Sunday, February 21, 2016

Bernie Sanders Says Low Voter Turnout Led to Loss in Nevada | TIME

Bernie Sanders Says Low Voter Turnout Led to Loss in Nevada | TIME

"What I’ve said over and over again, we will do well when young people, when working-class people come out,” Sanders said on NBC’s Meet the Press. “We do not do well when the voter turnout is not large. We did not do as good a job as I had wanted to bring out a large turnout.”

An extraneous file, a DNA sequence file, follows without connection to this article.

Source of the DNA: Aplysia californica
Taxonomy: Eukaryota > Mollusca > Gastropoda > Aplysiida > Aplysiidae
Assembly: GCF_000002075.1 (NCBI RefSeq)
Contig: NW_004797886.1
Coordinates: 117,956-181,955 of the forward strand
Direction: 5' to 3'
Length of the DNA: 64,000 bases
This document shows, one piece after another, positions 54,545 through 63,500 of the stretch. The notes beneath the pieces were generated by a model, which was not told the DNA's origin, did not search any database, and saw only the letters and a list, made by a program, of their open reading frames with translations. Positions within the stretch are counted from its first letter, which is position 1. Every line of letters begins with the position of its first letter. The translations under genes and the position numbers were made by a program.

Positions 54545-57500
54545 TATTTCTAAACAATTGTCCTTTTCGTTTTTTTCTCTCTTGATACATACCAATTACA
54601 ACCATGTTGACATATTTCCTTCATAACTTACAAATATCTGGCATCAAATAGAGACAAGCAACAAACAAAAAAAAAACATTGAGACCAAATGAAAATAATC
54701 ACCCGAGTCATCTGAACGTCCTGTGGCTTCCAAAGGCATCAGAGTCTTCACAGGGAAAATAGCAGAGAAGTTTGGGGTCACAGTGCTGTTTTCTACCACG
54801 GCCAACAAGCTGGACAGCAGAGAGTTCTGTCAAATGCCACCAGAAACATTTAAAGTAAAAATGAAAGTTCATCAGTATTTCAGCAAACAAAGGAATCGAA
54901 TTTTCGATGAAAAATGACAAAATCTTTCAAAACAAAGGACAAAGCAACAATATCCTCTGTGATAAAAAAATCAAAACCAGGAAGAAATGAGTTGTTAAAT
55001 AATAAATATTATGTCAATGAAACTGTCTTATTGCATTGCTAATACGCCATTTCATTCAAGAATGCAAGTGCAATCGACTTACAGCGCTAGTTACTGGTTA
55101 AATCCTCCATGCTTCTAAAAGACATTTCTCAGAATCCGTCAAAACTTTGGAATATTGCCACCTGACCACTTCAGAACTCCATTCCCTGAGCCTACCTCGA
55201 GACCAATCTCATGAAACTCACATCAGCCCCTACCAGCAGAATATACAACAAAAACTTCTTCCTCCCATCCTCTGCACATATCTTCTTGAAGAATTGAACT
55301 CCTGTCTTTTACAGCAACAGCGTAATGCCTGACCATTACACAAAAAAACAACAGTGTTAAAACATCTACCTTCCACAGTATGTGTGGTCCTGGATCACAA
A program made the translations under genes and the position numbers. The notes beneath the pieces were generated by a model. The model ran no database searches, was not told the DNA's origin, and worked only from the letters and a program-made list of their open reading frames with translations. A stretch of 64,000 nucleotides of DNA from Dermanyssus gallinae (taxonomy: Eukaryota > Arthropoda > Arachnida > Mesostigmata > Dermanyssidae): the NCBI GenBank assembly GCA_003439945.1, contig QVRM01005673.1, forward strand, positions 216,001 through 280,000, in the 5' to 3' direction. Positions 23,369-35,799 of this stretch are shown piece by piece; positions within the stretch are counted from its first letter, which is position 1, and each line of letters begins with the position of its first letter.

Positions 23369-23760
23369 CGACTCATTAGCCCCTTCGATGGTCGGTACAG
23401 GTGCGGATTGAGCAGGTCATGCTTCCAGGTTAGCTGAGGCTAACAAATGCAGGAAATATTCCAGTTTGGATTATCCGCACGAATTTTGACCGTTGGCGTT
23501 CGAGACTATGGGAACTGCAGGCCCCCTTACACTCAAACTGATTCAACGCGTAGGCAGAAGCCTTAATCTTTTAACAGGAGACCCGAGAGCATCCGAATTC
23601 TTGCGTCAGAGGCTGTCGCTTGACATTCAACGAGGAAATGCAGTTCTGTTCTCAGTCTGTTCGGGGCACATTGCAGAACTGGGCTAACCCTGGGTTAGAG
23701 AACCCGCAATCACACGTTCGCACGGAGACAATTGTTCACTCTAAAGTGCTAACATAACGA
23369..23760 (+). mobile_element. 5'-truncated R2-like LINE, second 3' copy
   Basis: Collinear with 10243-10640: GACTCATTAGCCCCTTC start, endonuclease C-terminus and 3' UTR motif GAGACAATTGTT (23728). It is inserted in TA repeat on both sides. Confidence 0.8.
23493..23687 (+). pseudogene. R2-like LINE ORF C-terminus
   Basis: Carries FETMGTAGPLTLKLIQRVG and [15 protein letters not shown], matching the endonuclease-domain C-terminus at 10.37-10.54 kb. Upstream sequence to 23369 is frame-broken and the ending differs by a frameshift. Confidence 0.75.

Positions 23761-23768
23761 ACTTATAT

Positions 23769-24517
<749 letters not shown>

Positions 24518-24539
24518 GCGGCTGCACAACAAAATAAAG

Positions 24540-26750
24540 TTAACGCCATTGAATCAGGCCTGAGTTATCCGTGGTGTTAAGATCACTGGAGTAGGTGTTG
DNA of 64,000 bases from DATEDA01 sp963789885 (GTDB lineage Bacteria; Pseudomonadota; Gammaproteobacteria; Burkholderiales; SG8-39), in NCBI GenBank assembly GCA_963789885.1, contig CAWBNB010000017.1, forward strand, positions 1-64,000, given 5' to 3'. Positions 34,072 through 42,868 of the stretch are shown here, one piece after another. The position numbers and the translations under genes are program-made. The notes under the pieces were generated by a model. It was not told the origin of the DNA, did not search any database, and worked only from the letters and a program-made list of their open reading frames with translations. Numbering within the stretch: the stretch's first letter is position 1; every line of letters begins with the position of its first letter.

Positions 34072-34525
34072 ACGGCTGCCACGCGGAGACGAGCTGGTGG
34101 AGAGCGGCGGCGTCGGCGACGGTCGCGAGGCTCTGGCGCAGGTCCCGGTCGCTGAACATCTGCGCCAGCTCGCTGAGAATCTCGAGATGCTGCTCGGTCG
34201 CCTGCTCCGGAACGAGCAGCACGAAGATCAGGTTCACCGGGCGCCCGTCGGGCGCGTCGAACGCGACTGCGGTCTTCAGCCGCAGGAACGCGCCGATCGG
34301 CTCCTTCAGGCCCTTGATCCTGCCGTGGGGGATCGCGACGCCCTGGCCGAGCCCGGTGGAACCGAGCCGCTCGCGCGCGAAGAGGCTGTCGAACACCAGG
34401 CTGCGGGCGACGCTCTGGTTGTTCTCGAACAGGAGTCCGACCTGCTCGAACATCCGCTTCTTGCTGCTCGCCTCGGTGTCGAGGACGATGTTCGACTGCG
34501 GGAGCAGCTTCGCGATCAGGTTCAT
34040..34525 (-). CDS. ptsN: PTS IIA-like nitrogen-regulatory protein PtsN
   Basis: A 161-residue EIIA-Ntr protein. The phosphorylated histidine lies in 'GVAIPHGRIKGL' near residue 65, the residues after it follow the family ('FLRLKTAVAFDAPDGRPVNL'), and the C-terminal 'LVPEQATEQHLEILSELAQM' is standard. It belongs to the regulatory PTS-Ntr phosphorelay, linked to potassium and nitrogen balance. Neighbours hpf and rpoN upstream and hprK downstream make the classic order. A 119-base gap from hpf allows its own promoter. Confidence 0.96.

That's a bad sign for Bernie Sanders, who is right when he says he needs a "political revolution."  Bernie is in an incredibly difficult position because he doesn't have a party to lead. The Democratic Party is not a democratic socialist party, and Bernie has never been a Democrat. Now he''s running for the nomination of the party, but the party will fight him until he drops out. He, on the other hand, can't launch a full-on attack on the party, because he needs partisan Democrats to vote for him. And he can't really attack the last two Democratic presidents, even though both of them are against him, because a Democratic candidate has to say the last two Democratic presidents were successful. Bernie is trying to get around these problems by creating a social movement. But there are few things in politics harder to do than creating, sustaining, and leading a successful social movement. Bernie's movement is only a few months old and what they did in Iowa, New Hampshire, and South Carolina is impressive, but it is heavily reliant on demographic groups that are notorious for low turnout, especially young voters and low-income people. Bernie is trying to be a transformative figure in American politics, like FDR and Ronald Reagan. They remade their parties, creating new governing coalitions. But they weren't outsiders, like Bernie. Reagan had a record as a Republican governor when he ran for President, and FDR was a lifelong Democrat. Both had solid connections to powerful emerging forces within their parties. They were influential figures with clout, and didn't try to do end runs around their parties. The Democratic Party has intentionally sidelined its left wing for the last 30+ years. I don't see how Bernie can stage a takeover of that party, coming from outside it. I think that would take somebody who has a ton of credibility within the party. Maybe Bernie is starting something that will get picked up by others, but I just don't see his path to the nomination this year. 

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